IBM Unveils Additions to Real-Time Personalization & Commerce Insights

IBM announced the expansion of their product portfolio today, bringing in new “cognitive technologies” to bolster their Real-Time Personalization & Commerce Insights solutions.


The plan is to empower marketers and e-commerce professionals to learn, predict and guide customer engagement throughout custom brand journeys.

IBM: Impressive Returns

According to a recent report from Nucleus Research, IBM delivers a $15.82 return on investment (ROI) for every dollar spent on its marketing, sales, merchandising and analytics products. Those offerings are used today by the likes of ING Direct and The Home Shopping Network.

With these announcements, IBM is merging cognitive technologies into existing tools that practitioners already work with to deliver complete end-to-end customer experiences.

“Every customer is unique and has little tolerance for businesses that fail to recognize their specific interests, wants and needs,” said Harriet Green, General Manager, Watson IoT, Commerce and Education, IBM. “Today we continue to invest in building our portfolio which includes new cognitive solutions that will completely transform how companies serve each customer. Businesses will be able to quickly understand, reason and learn from every customer interaction – and put that knowledge to use to uncover new opportunities from insights.”

IBM Real-Time Personalization

With IBM Real-Time Personalization, marketers can deliver the right message and offer to customers every time.

Part of the IBM Marketing Cloud, Real-Time Personalization understands that a person’s preferences change over time and addresses this through its Cognitive Rule Adviser, which learns, advises and suggests the offer and message should be shared with each visitor. It then discovers which segments are responding best to each variation (broken down by factors such as age, geography, etc..) and through self-learning algorithms and analytics fine-tunes the experiences over time.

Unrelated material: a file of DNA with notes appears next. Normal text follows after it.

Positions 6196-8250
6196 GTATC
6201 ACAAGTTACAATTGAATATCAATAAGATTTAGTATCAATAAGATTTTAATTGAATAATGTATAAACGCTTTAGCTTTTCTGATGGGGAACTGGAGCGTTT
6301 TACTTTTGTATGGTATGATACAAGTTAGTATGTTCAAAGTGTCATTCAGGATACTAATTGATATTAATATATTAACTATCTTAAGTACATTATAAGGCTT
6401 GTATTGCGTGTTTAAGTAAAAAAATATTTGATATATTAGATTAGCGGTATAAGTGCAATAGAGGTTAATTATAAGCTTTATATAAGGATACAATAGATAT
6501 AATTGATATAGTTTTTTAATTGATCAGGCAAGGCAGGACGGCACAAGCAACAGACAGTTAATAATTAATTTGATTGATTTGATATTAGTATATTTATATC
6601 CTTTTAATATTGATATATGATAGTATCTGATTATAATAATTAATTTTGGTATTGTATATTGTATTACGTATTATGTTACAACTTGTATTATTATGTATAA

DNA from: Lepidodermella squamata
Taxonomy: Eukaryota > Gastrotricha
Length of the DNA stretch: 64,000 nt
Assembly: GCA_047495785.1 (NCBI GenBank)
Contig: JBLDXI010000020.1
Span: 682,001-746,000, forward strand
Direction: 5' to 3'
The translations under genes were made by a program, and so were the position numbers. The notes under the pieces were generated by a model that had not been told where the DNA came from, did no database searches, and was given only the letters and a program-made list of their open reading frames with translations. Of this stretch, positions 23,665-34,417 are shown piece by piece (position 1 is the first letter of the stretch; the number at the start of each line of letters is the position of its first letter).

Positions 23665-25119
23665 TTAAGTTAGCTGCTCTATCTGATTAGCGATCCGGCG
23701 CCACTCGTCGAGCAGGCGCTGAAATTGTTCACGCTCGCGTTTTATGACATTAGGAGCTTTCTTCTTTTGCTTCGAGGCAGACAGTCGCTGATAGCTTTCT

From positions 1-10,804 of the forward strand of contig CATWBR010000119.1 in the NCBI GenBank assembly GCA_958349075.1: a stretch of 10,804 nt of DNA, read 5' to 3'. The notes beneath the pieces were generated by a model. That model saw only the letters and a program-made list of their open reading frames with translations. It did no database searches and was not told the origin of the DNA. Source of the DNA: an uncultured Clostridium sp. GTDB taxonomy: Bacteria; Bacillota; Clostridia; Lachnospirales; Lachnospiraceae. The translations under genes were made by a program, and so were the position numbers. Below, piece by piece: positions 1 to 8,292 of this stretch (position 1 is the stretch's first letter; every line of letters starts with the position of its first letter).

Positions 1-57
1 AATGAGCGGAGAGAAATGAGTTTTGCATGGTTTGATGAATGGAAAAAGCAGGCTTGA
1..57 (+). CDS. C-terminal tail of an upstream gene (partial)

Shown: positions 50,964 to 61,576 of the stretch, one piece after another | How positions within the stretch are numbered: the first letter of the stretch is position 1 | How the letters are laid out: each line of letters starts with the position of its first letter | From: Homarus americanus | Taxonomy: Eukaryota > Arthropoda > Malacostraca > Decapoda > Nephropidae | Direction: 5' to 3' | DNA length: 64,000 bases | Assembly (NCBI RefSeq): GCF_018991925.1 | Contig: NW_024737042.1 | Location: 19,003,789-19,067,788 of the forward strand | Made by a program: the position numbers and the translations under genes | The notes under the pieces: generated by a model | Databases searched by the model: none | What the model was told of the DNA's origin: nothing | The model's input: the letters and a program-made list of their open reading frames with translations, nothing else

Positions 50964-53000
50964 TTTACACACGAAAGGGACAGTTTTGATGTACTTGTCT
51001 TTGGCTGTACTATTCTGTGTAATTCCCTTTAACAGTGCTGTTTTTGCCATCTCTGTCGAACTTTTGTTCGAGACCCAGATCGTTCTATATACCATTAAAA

For example, a sporting goods retailer identifies a customer whose site profile indicates they are interested in taking up cycling. Recognizing she’s a novice, the site responds with deals on bikes and everything she needs to get started, all presented with visual images that help her make the right purchase. Through its cognitive technologies, the site later learns that her needs have shifted based on activity focused on nutrition for long-distance rides, automatically adapts and shares content on local races and nutrition recommendations and offers on foods items in the store.

IBM Commerce Insights

IBM also announced new cognitive technologies in Commerce Insights, which provides merchandizers with a real-time view of their business, specifically focused on how products and categories are performing.

Now, with new cognitive-powered category sequencing capabilities, the site automatically places products on a web page based current demand and inventory and adapts the sequencing as sales and inventory levels change.

Commerce Insights is also infusing cognitive into its anomaly detection capabilities so teams are automatically alerted to significant spikes and dips in sales and presented contributing factors such as inventory, promotional event, channel activities and soon input from social sentiment and competitive pricing.

For example, a retailer receives two messages from the solution’s Notification Center. First, the team is alerted that inventory on the new 4K TVs are running low.

Through its cognitive category sequencing capabilities, the site automatically re-order products on the page so the items with low inventory levels are dropped down until new shipments are received. A second alert identifies a top video game consoles that’s not selling as projected and automatically discovers that the issue is caused by a shift in competitor pricing.

With this insight, it recommends the retailer lower their offering price and shows what the resulting margin will be so they are prepared for a sudden surge in sales.

To find out more, visit the IBM website.